Sunday, 26 February 2017


So today it feels like the world has finally caught up with what I've been shouting about for years:
This article advocates for the 2 year accelerated model - time to point out that we've been doing this at The MTA since 2009. It also shouts out asking for transparency...again something that I've been shouting about since opening the college.
So let's reflect shall we?
I said years ago that Mental Health was a huge factor in the arts, and we in the training sector had a responsibility to face it head on.  Fast forward to July 2016 and the launch of #time4change and we're finally getting somewhere. We need dance colleges to embrace this and the 'straight' acting courses. We need the the CDD to lower themselves to join us in a united fight...BUT we're getting there.
A big shout out in this blog to Backstage, the US Casting Directory launching over here, taking on Spotlight. Unlike Spotlight who refuse to get into a conversation about #time4change, Backstage have already signed up.  So I say use them - and stop Spotlight monopolising our industry. Let's have some healthy competition at long last.

I always named Drama UK as a drain on resources, providing nothing other than a launch website for 'the club'.  I called them out when they started taking jollies to NY and China. . . under the guise of 'brand awareness'. Fast forward to 2016 - Drama UK is no more.  There is no organisation really governing drama training in the UK anymore. I'm pleased that we didn't pay the thousands of pounds they were asking for to be 'tested' by them, or indeed the £6k/year they wanted if you qualified to join 'their club'.

I've always said that the drama colleges moved to degree courses to get additional funding, creating this ludicrous situation where parents now believe that a degree is better for their child than a diploma. Whereas in reality it makes no difference.  What that move did do though was put true vocational colleges into the same arena as the traditional uni drama course. Courses that are saying that they're getting their students industry ready, but with as little as 16 hours contact time/week that's impossible.

I visited a course a while ago where 3rd year students couldn't even do their own vocal warm up - such was the inadequacies of their training. Yet when I asked them what they were going on to do after graduating, they all confidently told me that they intended to be professional performers.  In reality they did not have a clue - their course and their college had completely let them down.  £27,000 in tuition fees for what? Life experience? Wouldn't their parents have been better off giving them the cash and telling them to go travel the world? Ironically it would have made them better performers too!

I've been on websites discussing this degree issue with parents - but they just don't get it, and in fairness to the 'Joe Public' parent, I understand it.  Surely degree = quality training = career. However those of us in the industry know that this isn't the case. It's training + connections + business acumen = the possibility of a career. That piece of paper that says degree means nothing.  Yes it's useful if they end up needing a 'fall back' career - but aren't we setting our children up for failure if we're providing them with the full back before they've tried the real deal? Let's not forget that the safety net that you're giving them will cost you in excess of £27k.  Once that's in place you're looking for the same again (or more) for the actual career that they want.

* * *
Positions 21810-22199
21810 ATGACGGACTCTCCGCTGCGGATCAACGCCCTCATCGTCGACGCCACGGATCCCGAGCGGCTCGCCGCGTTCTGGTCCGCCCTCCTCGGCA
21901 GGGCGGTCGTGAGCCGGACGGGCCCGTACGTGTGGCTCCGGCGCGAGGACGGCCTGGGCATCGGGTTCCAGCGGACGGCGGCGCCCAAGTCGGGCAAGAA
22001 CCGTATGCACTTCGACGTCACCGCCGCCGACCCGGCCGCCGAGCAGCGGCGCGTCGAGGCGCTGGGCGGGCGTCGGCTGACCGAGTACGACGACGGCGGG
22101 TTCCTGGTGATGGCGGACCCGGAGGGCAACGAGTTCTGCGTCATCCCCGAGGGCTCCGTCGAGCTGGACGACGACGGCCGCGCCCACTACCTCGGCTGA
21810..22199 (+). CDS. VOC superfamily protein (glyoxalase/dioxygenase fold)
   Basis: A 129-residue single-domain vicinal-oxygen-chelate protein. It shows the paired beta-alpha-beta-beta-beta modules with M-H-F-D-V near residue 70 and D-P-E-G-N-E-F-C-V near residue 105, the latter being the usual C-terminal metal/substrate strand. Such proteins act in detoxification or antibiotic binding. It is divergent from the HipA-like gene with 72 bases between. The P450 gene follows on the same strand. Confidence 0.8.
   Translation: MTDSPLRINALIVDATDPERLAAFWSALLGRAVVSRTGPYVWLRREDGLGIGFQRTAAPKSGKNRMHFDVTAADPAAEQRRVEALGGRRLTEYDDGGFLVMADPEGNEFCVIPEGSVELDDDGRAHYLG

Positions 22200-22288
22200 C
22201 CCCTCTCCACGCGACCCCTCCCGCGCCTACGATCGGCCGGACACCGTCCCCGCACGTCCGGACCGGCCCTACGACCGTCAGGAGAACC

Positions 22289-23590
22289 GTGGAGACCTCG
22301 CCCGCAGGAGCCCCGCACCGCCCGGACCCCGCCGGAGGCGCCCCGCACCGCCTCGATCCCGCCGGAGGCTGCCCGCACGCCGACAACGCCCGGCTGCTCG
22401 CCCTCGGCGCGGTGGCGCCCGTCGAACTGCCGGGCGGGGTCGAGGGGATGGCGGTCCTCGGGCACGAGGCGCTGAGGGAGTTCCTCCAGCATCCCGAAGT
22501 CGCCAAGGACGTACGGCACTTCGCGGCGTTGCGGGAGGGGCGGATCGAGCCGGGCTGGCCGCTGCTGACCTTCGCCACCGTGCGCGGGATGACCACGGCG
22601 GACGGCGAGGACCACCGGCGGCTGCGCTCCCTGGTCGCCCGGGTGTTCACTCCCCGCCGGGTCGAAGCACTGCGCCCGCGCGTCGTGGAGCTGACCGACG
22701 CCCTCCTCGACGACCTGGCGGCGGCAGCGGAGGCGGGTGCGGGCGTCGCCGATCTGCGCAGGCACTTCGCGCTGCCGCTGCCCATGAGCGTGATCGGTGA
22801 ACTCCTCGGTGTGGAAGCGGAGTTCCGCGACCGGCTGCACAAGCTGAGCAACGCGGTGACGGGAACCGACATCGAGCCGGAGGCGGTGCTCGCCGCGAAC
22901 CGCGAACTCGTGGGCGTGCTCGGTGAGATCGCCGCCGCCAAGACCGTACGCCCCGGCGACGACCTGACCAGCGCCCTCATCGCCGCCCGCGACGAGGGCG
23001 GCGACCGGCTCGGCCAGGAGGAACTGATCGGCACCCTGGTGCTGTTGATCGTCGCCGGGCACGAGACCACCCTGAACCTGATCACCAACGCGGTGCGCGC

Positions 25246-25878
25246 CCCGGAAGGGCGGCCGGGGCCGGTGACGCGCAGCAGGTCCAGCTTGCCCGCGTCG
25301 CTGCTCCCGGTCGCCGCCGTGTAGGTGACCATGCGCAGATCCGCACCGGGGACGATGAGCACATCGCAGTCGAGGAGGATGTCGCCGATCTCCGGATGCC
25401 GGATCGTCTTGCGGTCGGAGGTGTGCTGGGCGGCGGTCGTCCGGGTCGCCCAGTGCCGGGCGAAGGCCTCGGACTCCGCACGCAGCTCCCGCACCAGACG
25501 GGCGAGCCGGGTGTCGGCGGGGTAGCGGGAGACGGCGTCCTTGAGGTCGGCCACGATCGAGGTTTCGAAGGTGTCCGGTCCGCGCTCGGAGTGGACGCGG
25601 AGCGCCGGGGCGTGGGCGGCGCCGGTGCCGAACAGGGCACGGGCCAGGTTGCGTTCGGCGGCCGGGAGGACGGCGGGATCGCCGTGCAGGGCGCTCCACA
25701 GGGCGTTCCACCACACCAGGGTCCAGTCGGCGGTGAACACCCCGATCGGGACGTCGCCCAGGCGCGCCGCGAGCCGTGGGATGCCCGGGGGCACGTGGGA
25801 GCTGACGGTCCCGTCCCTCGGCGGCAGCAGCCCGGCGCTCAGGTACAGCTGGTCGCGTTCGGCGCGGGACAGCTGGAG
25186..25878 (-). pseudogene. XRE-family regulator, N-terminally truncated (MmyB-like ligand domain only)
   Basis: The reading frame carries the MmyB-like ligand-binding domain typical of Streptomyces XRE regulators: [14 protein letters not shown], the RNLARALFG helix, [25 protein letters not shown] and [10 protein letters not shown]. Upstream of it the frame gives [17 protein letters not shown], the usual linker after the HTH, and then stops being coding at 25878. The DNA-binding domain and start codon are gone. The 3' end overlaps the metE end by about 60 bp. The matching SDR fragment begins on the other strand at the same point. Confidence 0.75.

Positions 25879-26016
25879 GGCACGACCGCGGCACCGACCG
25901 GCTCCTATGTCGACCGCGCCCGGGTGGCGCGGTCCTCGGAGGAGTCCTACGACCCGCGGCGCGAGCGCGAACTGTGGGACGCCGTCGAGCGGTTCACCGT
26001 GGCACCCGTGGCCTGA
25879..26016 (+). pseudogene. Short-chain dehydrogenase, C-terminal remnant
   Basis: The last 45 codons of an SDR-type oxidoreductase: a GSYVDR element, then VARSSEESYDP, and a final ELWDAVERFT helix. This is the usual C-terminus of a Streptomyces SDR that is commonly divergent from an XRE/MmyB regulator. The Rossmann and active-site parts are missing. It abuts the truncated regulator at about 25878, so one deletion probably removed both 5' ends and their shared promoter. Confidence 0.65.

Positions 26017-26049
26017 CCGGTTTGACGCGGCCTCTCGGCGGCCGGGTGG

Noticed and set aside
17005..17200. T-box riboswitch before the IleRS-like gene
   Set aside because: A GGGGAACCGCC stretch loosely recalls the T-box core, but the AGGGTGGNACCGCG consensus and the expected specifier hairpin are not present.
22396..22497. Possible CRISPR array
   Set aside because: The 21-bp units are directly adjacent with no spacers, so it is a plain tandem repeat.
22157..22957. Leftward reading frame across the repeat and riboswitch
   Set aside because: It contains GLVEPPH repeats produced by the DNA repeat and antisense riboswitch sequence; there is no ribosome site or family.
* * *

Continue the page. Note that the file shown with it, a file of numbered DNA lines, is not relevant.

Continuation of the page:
The 2 year model is bloody hard work - I know, I've been on that carousel now for 8 years. It's relentless. There's no long breaks where staff can just regroup and do a nice bit of admin for a few weeks. We're continuously needing to look into the next term in order to keep the thing moving.
I read someone on twitter just this morning extolling the virtue of the long Summer break - their students can earn money they cry.  Oh let's face it - they can't earn that much, and they'd be better off ploughing through and saving a year's tuition and living costs.

I hope that the colleges are forced to become transparent, as our industry will have some serious questions to answer I believe.  The audition scam, the additional courses that don't really do anything other than provide an income, the faculty members paid to do very little....let's get it out there and see what's really going on shall we?

We've always had open book accounting. Most of my staff are freelance in order to get the best value for money for my students, and because every subject is so 'specific' - I can't just hire generic teachers to do a bit of everything.

I get that The MTA is different, as it was 'my baby', therefore it's my responsibility to do the 19 hour days that I've been doing for the past few years, in order to get us up and running.  We worked out my hourly rate the other day - £1.75/hr max.  I'm not advocating that (in fact I'm really strict with my staff to only work their allocated hours)...however I am saying that if you're being paid X amount of money to do full day's work, that's what you should do. I'm also saying that if you're a uni literally filling your courses with a bunch of naive wannabes who are there because parent's preferred them to get a degree...shame on you.  Similarly though, if you're a drama college who moved across to the degree system to get more finance, use the financial gain to give the students more contact time, not to get in more admin staff. Better still - buy in some more mental health support, as we all know that we need it.

Sunday, 12 February 2017

The Silver Spoon

It's the BAFTA evening, and already the broadsheets are carrying stories of woe about how theatre/performing is becoming an exclusively middle/upper class occupation.
The fees are extortionate, they cry, how can a young person afford them, they persist.  Then once they've graduated how do they support themselves without a lucrative bank of mum and dad to support them?